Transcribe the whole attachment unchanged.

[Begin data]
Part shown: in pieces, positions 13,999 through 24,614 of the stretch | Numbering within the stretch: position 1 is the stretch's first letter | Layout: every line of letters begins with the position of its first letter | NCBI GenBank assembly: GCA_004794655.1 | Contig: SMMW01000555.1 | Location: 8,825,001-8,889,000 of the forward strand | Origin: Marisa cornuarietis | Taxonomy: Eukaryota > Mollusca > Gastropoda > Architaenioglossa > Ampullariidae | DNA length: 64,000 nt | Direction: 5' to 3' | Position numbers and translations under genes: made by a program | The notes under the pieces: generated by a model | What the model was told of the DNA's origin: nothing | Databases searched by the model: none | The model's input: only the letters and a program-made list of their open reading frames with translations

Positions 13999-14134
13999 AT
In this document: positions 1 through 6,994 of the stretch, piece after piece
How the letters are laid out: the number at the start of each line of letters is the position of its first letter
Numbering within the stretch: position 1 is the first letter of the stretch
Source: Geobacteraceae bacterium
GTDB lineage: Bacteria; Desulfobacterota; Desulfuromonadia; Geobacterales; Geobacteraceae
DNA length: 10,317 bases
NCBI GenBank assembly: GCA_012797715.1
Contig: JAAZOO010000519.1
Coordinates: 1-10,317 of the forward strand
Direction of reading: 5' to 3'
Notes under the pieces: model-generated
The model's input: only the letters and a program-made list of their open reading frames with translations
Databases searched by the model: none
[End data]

Part shown: in pieces, positions 13,999 through 24,614 of the stretch | Numbering within the stretch: position 1 is the stretch's first letter | Layout: every line of letters begins with the position of its first letter | NCBI GenBank assembly: GCA_004794655.1 | Contig: SMMW01000555.1 | Location: 8,825,001-8,889,000 of the forward strand | Origin: Marisa cornuarietis | Taxonomy: Eukaryota > Mollusca > Gastropoda > Architaenioglossa > Ampullariidae | DNA length: 64,000 nt | Direction: 5' to 3' | Position numbers and translations under genes: made by a program | The notes under the pieces: generated by a model | What the model was told of the DNA's origin: nothing | Databases searched by the model: none | The model's input: only the letters and a program-made list of their open reading frames with translations

Positions 13999-14134
13999 AT
In this document: positions 1 through 6,994 of the stretch, piece after piece
How the letters are laid out: the number at the start of each line of letters is the position of its first letter
Numbering within the stretch: position 1 is the first letter of the stretch
Source: Geobacteraceae bacterium
GTDB lineage: Bacteria; Desulfobacterota; Desulfuromonadia; Geobacterales; Geobacteraceae
DNA length: 10,317 bases
NCBI GenBank assembly: GCA_012797715.1
Contig: JAAZOO010000519.1
Coordinates: 1-10,317 of the forward strand
Direction of reading: 5' to 3'
Notes under the pieces: model-generated
The model's input: only the letters and a program-made list of their open reading frames with translations
Databases searched by the model: none